Posted July 15, 2013

Jairus Byrd reportedly ‘demanding’ to be NFL’s highest paid safety

AFC East, Buffalo Bills
Jairus Byrd has 18 career interceptions for the Buffalo Bills, spread over four seasons.

Jairus Byrd (right) has 18 career interceptions for the Bills, spread over four seasons. (Gary Wiepert/AP)

UPDATE: The franchise tag negotiation deadline came and went without Byrd signing a long-term deal.


Jairus Byrd had perhaps the most contentious situation of the eight players facing Monday’s franchise tag negotiation deadline. The sticking point for Buffalo, as reported by WGRZ’s Adam Benigni: Byrd is “demanding to be [the] highest paid safety” in the NFL.

That honor currently belongs to seven-time Pro Bowler and 2010 Defensive Player of the Year Troy Polamalu, who clocks in with an average salary of approximately $9.125 million per season. Given some recent contracts at the safety spot, including Dashon Goldson’s five-year deal in Tampa Bay worth $8.25 per year with $22 million guaranteed, Byrd’s request may not be all that unreasonable.

He is, after all, just 26 years old (he’ll turn 27 in October) and coming off a season in which he picked off five passes, knocked down six and forced four fumbles. Byrd also rated as the No. 2 safety in the league for the 2012 season, per Pro Football Focus.

The Bills can ill afford to lose him, either, so talks of a potential holdout ought to make them nervous — Byrd has yet to sign his franchise-tag tender of $6.916 million. Buffalo did use a pair of late-round draft picks on safeties, Nevada’s Duke Williams and Clemson’s Jonathan Meeks, but neither they nor third-year player Aaron Williams would come anywhere close to filling Byrd’s shoes.

In addition to concerns over the finances, though, Buffalo reportedly wants to see how Byrd plays in new defensive coordinator Mike Pettine’s scheme. While that’s somewhat understandable, the delay certainly qualifies as a gamble for the Bills. A holdout by a disgruntled Byrd would put him behind the 8-ball with the new defense, while another impressive year from the 2009 Pro Bowler could price him out of Buffalo’s comfort zone.

The latter scenario — Byrd continuing to perform at an elite level under the tag tender — would make the Bills’ situation an even stickier one come next offseason. Would Byrd, after not receiving the contract he desired, be inclined to bolt for big money elsewhere? Or would Buffalo franchise tag him for a second time, at a further-elevated price?

These are the difficult waters any team must tread when a player goes through a year under the franchise tag. But the Bills are facing some significant ramifications, both salary-wise and in terms of Byrd’s desire to stick around, if they opt not to pay up Monday.

Byrd performed like one of the NFL’s top safeties in 2012. One way or another, he seems determined to be rewarded.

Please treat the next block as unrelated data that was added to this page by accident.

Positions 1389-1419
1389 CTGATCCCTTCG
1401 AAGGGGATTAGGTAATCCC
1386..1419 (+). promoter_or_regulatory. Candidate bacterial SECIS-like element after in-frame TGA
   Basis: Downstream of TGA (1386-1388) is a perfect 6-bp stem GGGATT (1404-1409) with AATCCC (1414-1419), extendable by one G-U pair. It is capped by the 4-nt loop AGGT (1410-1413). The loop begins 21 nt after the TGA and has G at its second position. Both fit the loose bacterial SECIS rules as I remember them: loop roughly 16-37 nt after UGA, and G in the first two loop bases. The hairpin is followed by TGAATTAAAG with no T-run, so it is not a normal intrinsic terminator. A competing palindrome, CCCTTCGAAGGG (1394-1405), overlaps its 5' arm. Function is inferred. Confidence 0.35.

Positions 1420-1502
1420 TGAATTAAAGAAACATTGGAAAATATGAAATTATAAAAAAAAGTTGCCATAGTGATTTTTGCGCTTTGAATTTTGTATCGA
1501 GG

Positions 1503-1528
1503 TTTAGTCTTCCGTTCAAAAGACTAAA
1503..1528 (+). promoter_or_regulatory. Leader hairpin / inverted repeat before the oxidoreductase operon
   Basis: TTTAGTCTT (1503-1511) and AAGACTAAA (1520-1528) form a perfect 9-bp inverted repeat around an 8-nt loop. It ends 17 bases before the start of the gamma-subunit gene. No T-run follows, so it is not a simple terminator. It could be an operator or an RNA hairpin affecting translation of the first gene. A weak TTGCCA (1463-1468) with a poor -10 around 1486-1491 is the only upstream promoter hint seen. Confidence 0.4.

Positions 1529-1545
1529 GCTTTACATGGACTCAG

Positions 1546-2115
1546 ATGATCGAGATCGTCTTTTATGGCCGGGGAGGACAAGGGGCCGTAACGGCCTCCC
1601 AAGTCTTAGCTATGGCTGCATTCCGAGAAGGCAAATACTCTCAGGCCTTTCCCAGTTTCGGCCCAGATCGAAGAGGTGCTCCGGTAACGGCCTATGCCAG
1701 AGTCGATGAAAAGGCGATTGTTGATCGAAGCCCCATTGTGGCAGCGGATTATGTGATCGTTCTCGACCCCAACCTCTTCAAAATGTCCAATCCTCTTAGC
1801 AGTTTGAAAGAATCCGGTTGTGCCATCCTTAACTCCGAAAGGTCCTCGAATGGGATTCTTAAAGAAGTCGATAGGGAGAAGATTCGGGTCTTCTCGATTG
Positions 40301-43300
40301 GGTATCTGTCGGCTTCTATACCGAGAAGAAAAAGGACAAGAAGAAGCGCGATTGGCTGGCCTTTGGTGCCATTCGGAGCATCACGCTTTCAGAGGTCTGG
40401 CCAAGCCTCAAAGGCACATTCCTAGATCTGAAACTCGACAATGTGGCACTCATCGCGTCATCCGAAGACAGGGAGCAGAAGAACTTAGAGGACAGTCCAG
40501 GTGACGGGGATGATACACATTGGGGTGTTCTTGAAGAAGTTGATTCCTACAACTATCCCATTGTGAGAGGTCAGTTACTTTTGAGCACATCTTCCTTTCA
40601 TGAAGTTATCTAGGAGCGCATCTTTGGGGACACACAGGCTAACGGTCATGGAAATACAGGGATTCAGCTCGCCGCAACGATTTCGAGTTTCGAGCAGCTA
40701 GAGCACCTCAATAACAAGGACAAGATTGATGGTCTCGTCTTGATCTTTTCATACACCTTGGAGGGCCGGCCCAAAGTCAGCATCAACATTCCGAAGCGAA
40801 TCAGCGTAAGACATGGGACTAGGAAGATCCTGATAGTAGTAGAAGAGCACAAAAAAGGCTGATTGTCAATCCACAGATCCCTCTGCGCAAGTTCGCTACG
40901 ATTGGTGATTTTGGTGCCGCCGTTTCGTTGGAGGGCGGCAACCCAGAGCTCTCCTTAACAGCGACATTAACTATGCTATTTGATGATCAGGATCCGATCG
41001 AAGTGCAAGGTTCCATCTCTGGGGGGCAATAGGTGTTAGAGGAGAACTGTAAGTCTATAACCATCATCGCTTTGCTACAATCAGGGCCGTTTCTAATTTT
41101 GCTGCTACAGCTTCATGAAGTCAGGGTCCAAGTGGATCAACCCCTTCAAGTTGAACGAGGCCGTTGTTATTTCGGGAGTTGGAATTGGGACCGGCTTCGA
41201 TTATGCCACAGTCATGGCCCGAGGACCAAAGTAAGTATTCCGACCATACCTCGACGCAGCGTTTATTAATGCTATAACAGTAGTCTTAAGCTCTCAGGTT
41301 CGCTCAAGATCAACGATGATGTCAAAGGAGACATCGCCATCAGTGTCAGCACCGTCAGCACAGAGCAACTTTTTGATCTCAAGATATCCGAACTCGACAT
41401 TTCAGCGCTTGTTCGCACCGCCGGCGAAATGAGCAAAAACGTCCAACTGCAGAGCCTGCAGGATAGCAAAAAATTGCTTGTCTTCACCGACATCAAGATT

7 comments
Rickapolis
Rickapolis

I always chafe when players 'demand' this or that. But owners will throw you under the bus in a second if they think they have somebody better so I can't blame him. He has to get all he can while he has the leverage.

NWBill
NWBill

Negotiate with him by promising not to tag him again NEXT year if he signs THIS years' tag sheet and comes to camp - along with a promise to fully negotiate a new contract at the end of the season. I think Buffalo's desire to see if he'll play well in the new defense is perfectly reasonable; and it should be a demo point advantage for Jairus to show that he can excel, no matter what system is being employed. That would mean MORE money for him in the next contract, not LESS.

But, if this is all about money and the pride of being THE highest paid safety, then I'd say bye bye Byrd - and move on. Buffalo's not going to give him what he wants on that basis; this has to be fair and practical for BOTH sides, not just Byrd's wallet.

PigglyWinks
PigglyWinks

Show up to camp. Take all 1st team reps. Start the season as usual. Then at the half way mark, sit out. See how the team does since all the backups haven't gotten 1st team reps. You get an extended bye week.


If the team tanks, they resign you quickly, if not, you marked enough time to qualify for the season in terms of work performed and you a FA.


I don't get sitting out at the start, which gets you out of shape and allows your backups the chance to get all the 1st team reps. Do it later, when the chances of them filling in are less, and you still qualify for time played if you play the 1st 8 weeks, rather than showing up for the last 8 weeks.

WilyCoyoteSuperGenius
WilyCoyoteSuperGenius

There is not a corner or safety in the league worth the money the top five at each position are getting paid. The Bills should tell him to shut up and play. Then try and find a team dumb enough to trade for him. No player on the defense of a 6 and 10 team that gave up 435 points should be mouthing off about wanting more money.

NWBill
NWBill

@PigglyWinks Your plan makes it all about Byrd - not the team and his teammates at all. That's a pretty high level of selfishness, if he does what you suggest. Do you think other teams won't notice that behavior, and adjust their interest (and offer) accordingly? That kind of action shows a player who has the potential to be a head case or headache for a team - and I don't know too many GMs who are going to throw money into a situation like that. Byrd has to be sensitive to the fact that other teams ARE watching both he and Buffalo's behavior through all this - and rep is everything in this league.

DAN B1
DAN B1

@NWBill @PigglyWinks also you forget to factor in any injury.  If he gets injured he gets nothing, which is a huge risk to take.  Also, if your teammates brand you as selfish -- some take shots at you in practice.  If you were him wouldn't you like to have your guaranteed money up front?  I sure would, it would give me peace of mind.